5 reasons you're feeling hopeless and tips from a psychologist on how to break the feeling

Dr. Jen Hartstein, Yahoo Life Mental Health Contributor, spoke to Yahoo Life about how she recommends ways to hold onto hope at a time when things feel hopeless. “When we're feeling hopeless, it is very easy to say stuck there and we become a magnet for every piece of negativity.” she says, “The longer we sit in those feelings, the harder it gets to move out of that.”

Video Transcript

JEN HARTSTEIN: There's a pandemic, there's politics, there's racial tension. There's so many things that can consume you. When we're feeling hopeless, it is very easy to say stuck there. One of the things you really want to talk about is tips to create hope at a time of things being hopeless.


There are lots of reasons why many of us are feeling hopeless, not the least of which is that we are living in a time of great uncertainty. Most of us crave structure and crave routine. We like knowing what we can rely upon. And when we don't have that, we feel kind of lost in this whirl of emotion. And we just don't know what to hold onto.

Many of us are afraid. We're afraid about getting sick. We're afraid that our loved ones are getting sick. We're afraid of losing our jobs. We're afraid of our jobs not coming back. We get stuck there. And our minds race. And our thoughts go down really negative paths.

We have lost the lives we knew. And we don't really know when they're coming back, if they're coming back. And maybe we've lost loved ones to the pandemic. Maybe we lost loved ones for other illnesses. But we can't honor them in the way we might want. And for some younger people, they've lost big milestones. And sadness feeds into a sense of hopelessness.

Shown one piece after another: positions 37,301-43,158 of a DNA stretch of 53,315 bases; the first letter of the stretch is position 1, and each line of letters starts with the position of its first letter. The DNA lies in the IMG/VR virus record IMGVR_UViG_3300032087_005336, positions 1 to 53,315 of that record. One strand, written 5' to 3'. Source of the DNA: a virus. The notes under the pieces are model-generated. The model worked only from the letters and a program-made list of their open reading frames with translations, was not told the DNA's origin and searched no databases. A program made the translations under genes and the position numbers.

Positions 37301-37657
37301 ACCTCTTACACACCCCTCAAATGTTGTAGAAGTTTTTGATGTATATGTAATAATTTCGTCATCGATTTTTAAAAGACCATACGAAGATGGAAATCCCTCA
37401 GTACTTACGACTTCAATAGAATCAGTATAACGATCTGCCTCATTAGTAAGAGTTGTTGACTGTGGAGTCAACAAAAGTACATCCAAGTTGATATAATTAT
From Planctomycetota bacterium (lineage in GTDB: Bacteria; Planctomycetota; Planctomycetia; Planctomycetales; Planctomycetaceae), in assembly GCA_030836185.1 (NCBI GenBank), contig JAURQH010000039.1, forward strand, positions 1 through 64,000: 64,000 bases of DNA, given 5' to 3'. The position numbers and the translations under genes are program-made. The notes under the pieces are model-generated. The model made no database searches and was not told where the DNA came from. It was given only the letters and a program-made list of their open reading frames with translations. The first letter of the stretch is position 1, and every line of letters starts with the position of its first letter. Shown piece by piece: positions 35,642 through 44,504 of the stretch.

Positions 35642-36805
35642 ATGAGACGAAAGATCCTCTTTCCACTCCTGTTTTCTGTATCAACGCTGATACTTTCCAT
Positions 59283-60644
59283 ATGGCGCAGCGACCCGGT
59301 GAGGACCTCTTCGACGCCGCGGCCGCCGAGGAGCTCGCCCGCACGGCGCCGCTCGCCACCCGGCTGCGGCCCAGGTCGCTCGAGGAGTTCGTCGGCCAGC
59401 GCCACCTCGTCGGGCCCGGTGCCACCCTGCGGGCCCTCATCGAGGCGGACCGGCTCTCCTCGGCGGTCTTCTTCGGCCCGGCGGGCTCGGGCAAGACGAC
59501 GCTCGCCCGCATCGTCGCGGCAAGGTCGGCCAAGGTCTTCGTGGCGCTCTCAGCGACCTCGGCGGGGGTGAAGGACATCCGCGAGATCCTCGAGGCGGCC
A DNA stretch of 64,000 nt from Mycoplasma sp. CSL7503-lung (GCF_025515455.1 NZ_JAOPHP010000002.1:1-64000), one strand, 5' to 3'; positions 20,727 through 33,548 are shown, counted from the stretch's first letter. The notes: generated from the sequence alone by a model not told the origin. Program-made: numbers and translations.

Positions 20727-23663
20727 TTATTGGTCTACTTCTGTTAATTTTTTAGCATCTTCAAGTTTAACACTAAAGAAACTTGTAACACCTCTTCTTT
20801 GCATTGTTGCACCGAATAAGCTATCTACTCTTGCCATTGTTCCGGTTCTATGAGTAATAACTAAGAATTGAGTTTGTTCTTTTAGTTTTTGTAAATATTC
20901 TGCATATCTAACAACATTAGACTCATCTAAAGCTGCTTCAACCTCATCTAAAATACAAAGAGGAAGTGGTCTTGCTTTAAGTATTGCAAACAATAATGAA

For many people, we're isolated, and we're alone. And loneliness is one of the biggest triggers to depression and to sadness and to a sense of hopelessness.

Another area of struggle for many of us, is that we're forced to re-evaluate the things that are important. Our sense of how we're protecting ourselves is very different, and it's creating divide. And that may mean ending relationships that maybe we've had. And for many, that can be overwhelming.

So we have to find the good. Everything around us might be a lousy and overwhelming, and you're not getting what you want. But there is probably one thing a day that you can notice that's good. Maybe you had a beautiful walk outside where you got to enjoy nature. It doesn't have to be earth-shattering and life-changing. Find the good every day.

Being mindful, so we want to be able to slow down, be actively present in our lives. The more we do that, the more we recognize how we can problem solve, how we can create change.

Embrace the change. There is no other choice. Just when you think you've got a plan, you have to change the plan. Hold onto it. Embrace it. Enjoy the ride because sometimes there's nothing else you can do.

We also want to think about how to create boundaries because some people, they're going to be like, come over, let's hug, let's not enforce six feet, and you're super-uncomfortable with that. No is a full sentence. And boundaries often start with no. You don't have to feel guilty about doing what works for you.

Learn how to practice radical acceptance. It is the true definition of it is what it is. This is how life is right now. It may not always be this way. We can suffer less and actually engage in our lives more. It is important to recognize how you're feeling. Validate how you're feeling. And then figure out how to problem solve your way out of that feeling to be engaged in your life in a meaningful way so that you're not just stuck in your own misery, but you can actually be engaged in the good.


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